London calling

Wednesday 8th May, 3:40pm

Grosvenor Square @ 5/4
Hidden Law @ 5/2
Cadogan Place @ 9/2
Agenda @ 9/1
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*prices correct at time of writing. 

Chester’s Boodles Festival is about much more than the three-days of top-notch racing – including some of the most complex handicaps of the season – because it’s also flat racing’s outstanding social occasion in the north-west of England where fans regularly find themselves getting as close as they are ever likely to get to some of their footballing idols, some more demob happy than others as the PL title race reaches its climax.

Although the Classic trials at York are perhaps more fashionable, the regular support of Aidan O’Brien and the Gosdens has made those on the examining, tight Roodeye course, including the Chester Vase (3-40), more significant than ever.

O’Brien has won the Vase multiple times in recent years, notably with subsequent (Epsom/Irish) Derby winners Ruler Of The World, Soldier Of Fortune and Treasure Beach, and Grosvenor Square is the one most talked about here. The son of Galileo is facing the driest conditions he’s faced in three starts to date, but shaped up well in successful runs at Galway and at Leopardstown (Group Three).

The stable, which also saddles the promising Dundalk winner Agenda, has not entirely hit its giant stride so far, as was well-documented at Newmarket.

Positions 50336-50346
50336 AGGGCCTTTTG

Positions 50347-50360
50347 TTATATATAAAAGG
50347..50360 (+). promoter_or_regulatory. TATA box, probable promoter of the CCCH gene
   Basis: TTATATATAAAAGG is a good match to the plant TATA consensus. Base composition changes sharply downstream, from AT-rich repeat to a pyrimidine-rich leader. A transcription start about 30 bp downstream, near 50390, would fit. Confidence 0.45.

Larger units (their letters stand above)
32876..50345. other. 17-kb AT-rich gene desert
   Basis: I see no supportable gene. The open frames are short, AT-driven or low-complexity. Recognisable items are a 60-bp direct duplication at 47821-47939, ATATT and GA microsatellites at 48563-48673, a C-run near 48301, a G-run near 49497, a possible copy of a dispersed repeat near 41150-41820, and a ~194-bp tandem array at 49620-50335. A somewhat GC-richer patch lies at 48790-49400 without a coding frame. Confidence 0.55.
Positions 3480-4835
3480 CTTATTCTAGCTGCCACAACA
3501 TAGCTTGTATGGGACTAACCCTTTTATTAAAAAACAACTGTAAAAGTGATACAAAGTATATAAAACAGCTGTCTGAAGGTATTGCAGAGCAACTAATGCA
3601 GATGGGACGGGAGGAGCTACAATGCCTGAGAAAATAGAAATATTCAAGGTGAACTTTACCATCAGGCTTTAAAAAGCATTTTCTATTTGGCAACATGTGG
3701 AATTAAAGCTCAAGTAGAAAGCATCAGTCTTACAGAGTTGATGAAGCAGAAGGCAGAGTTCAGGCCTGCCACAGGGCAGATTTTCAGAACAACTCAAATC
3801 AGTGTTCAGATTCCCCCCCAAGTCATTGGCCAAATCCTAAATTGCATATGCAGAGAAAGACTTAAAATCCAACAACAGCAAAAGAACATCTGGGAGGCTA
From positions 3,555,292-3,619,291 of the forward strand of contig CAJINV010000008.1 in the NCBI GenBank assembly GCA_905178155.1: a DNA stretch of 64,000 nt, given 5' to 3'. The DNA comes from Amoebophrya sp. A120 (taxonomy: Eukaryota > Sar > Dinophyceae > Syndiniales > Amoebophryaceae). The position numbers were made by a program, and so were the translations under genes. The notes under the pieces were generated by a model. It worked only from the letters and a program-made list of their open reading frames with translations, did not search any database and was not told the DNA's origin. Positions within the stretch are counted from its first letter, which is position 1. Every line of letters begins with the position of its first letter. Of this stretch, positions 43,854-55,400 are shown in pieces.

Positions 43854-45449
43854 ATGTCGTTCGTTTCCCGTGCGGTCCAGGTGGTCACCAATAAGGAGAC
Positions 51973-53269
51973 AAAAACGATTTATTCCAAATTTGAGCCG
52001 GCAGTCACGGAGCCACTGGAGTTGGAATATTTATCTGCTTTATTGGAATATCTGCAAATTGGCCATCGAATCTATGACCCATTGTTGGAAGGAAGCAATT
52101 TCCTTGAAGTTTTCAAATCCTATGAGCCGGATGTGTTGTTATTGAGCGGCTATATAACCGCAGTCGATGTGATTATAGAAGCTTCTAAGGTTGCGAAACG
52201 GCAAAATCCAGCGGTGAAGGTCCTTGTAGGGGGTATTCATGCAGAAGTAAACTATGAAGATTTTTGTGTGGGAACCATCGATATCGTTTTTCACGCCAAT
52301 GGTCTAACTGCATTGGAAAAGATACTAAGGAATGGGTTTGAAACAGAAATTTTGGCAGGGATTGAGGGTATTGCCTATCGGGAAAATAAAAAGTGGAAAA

In contrast, Godolphin comes to Chester with the 2000 Guineas under its belt and a contender in Hidden Law which really impressed, with striking acceleration, at Newbury, having been marginally outpointed by Cadogan Place on both of their debuts on the Tapeta at Southwell in late March.

Pappano, for Team Gosden, only adds to the intrigue having demonstrated that he’d learnt lots from his debut third when successful at Wolverhampton.

Golden West is fitted with cheekpieces having been well-beaten in France in April, his first defeat.

O’Brien and his son Joseph both hold strong hands in the Cheshire Oaks, run in memory of Robert Sangster (3-05), but none of their hopefuls has made much bigger an impression so far than Forest Fairy which overcame definite signs of inexperience to sweep aside a subsequently successful colt at Wolverhampton in February.

Being located just up the road, and at a track his highest profile owner Michael Owen adores, every one of Hugo Palmer’s (many) runners during the week need close scrutiny and several catch the eye, not least the well-drawn Grey Cuban (Thursday, 2-35), the mount of William Buick.

On Thursday, hopes are high that Jayarebe, the Feilden Stakes winner, can develop into a big player at Royal Ascot, via the Dee Stakes (3-05).

The festival’s centrepiece, the Chester Cup (Friday, 3-40), looks as devilish as ever but it’s a race at which Andrew Balding loves to have a really good go, and his intended runner Grand Providence ran an encouraging trial when third over an inadequate distance at Newbury’s Greenham meeting.

Clearly there is an element of guesswork here, but Hidden Law didn’t seem to be hiding much at Newbury so he’d be the one for me – what about you?

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